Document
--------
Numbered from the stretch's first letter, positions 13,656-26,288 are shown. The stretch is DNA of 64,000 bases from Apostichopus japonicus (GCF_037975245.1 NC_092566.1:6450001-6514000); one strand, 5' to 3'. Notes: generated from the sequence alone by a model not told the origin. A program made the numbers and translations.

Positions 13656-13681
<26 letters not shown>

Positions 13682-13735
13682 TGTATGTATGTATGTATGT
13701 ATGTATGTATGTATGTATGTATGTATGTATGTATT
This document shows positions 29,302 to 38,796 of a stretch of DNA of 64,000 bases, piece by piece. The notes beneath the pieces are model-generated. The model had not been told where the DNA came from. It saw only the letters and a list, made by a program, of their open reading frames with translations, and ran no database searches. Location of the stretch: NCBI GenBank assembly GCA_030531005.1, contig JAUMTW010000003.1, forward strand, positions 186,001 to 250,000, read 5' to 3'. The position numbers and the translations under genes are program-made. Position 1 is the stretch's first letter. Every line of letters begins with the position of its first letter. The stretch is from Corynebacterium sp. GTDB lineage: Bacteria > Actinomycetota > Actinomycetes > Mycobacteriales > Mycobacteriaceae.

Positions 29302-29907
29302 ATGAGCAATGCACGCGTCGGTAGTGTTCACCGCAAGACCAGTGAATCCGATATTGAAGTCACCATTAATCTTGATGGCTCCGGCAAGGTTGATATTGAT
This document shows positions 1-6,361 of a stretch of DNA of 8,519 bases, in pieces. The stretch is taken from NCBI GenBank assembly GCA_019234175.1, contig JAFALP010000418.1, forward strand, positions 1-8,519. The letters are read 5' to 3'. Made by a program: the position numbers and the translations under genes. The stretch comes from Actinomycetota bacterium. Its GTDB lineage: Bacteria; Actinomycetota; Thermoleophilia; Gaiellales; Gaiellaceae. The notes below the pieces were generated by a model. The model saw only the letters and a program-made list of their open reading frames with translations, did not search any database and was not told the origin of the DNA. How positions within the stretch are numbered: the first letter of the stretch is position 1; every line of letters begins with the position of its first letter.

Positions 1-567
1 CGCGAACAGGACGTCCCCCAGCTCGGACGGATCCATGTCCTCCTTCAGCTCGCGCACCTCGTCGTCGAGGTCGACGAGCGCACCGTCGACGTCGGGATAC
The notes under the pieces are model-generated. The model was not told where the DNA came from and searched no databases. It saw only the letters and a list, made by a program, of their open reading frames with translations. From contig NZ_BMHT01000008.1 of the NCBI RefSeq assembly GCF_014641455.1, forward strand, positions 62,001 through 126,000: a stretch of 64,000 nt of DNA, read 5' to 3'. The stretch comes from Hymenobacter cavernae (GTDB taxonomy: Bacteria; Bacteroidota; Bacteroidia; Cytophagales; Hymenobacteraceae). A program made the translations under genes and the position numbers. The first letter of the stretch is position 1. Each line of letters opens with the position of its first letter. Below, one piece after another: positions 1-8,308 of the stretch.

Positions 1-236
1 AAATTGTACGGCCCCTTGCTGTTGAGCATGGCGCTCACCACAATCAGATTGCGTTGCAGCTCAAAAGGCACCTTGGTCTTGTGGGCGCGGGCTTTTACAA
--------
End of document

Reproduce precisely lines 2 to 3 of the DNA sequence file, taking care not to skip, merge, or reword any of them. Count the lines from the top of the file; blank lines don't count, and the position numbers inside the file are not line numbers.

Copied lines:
Positions 13656-13681
<26 letters not shown>